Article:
Why do girls freak out all the time?—Davis
“Why do guys act like jerks all the time?” is what I could ask you, and then just sit way back and blow on my nail polish (it’s sparkly!) until it’s dry, and maybe until I die, waiting for you or anyone to actually care why it seems like this—“freak out,” “jerks”— is how we talk about each other.
“Women are crazy and men are stupid” is the trademarked expression of basically everyone who bases their gender philosophies on whomever they dated the summer after graduation. (Like, when anyone gets deep into the platitudes, we know their heart got cracked open like a bloody nut at some point.) But what George Carlin really said was, “Women are crazy, men are stupid, and the main reason women are crazy is that men are stupid. It’s not the only reason, but it’s a big one.”
Still, knowing that’s true, I can’t help but feel depressed and weirded out by how unwilling (or unable, but it seems mostly to be unwilling) men and women are to understand each other. It’s like there’s a consuming, ungenerous, possibly intentionally vicious myopia that dominates how hetero relationships go down. This seems to be where the fissures start, and coldly deciding that someone is “freaking out” is a fissure.
Girls “freak out” (that aphorism is nauseating) because after repressing, as we do, so many instances of irritation, elusive communication, bad-man behaviour, genuine misogyny, and the unrelated dry rot of the world, there is, sometimes, only one thing to do with it (lose your shit) and, sometimes, one person to do it on (your man). But dismissing all of that as nothing more complex than a “freak out” is on you.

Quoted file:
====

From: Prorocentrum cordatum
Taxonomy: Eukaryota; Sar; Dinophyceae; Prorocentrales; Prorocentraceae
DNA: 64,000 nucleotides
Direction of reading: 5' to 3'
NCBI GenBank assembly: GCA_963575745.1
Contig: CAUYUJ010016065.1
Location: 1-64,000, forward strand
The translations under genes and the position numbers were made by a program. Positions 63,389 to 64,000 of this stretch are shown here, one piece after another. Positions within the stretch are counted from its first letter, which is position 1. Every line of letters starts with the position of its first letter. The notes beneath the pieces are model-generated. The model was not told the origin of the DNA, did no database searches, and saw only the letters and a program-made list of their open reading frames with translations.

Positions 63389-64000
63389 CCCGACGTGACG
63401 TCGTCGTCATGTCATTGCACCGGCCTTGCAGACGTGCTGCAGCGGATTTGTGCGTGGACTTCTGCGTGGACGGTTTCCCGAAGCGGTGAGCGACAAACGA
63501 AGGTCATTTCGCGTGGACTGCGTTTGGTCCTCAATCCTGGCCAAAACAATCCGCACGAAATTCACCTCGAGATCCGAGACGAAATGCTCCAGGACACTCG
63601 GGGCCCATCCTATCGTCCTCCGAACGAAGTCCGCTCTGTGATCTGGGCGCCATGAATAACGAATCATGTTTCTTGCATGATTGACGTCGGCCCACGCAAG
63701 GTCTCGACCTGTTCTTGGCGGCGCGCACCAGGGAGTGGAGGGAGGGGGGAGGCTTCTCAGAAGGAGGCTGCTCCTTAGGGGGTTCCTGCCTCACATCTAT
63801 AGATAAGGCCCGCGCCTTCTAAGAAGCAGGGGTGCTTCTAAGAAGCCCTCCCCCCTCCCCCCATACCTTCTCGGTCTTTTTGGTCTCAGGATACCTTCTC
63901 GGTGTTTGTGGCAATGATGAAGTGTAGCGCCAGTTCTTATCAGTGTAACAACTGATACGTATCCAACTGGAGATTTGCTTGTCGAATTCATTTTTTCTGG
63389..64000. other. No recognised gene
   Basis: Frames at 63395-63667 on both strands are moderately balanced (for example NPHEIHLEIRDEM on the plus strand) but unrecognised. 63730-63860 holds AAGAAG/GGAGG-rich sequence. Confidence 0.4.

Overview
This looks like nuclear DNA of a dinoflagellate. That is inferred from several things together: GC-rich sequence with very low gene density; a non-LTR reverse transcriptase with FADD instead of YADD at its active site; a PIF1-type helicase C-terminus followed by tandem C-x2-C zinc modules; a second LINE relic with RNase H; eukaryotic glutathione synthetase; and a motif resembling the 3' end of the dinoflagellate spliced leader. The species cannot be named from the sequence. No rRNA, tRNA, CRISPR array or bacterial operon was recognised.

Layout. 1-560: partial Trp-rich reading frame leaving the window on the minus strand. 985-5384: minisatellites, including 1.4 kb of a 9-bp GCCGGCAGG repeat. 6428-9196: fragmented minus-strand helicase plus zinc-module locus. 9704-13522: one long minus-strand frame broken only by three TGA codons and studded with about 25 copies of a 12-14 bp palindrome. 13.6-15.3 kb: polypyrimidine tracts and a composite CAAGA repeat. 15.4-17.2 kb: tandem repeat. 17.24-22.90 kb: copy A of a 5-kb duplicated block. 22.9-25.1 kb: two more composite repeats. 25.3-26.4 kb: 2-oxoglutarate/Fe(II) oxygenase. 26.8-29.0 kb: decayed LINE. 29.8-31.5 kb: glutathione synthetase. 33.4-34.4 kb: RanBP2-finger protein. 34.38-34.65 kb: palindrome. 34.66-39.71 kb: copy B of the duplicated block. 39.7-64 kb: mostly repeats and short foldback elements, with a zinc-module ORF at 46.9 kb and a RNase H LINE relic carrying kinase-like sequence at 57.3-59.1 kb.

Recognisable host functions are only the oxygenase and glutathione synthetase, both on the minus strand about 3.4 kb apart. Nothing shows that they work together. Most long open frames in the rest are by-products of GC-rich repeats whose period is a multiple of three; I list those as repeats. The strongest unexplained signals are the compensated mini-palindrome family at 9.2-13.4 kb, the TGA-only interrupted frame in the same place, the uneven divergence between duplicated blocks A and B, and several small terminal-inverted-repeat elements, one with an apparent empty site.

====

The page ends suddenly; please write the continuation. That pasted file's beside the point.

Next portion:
I have planned how to open my own small business and want to take the leap. Technically I’m fully set up (I even have a few clients!) but I have a nagging feeling that I’m not ready to do this. How do I know if I am?—Alexandra
What you definitely should be doing (being mentored, writing a business plan, establishing your bank accounts) is pretty standard and can be found all over the internet, but I can probably help you with what comes before signing up for a Staples card or whatever you’ve been up to. Well, not so much me, but Anthony K. Tjan, who is a managing partner of the venture capital firm Cue Ball and co-author of the New York Times best-seller Heart, Smarts, Guts, and Luck: What It Takes to Be an Entrepreneur and Build a Great Business.
Tjan notes that the ancient Greeks described three types of love: “eros,” which you already know about; “philia,” friendship or brotherly love; and “agape,” which “represents a sacrificial love,” he says. “Working on any entrepreneurial venture requires this ‘agape’ love.” He compares it to what parents feel for their child: “You know it’s going to be hard work, but it’s not the key thing that’s on your mind. The venture has to be worth the sacrifices to the point where the question of the inevitable hard work rarely worries you.”
Maybe you’re less used to hard work (which Tjan defines as “probably 65-plus hours at the office, but 24/7-thinking about [the business]”) than, say, a venture capitalist-slash-fellow at the Harvard Kennedy School of Government is. That’s cool, but are you really ready for it? Tjan says that you should be willing to be “FILO” (first in, last out) and prepared “for vacations to turn into work-cations.” (I work at home and for myself, and I am on a last-gasp summer holiday as I write this, so, yeah.) He adds, “You have to be willing to constantly react to your customers and stakeholders, and be ready to hop on a plane or train to resolve an issue, meet a client, or see a prospective investor.”
It’s not about money; nothing ever really is. Tjan asks, “Do you feel that your venture is a calling, a passion, and a purpose that is congruent with what it is you most want to do?” Answer that first, and then get on with it.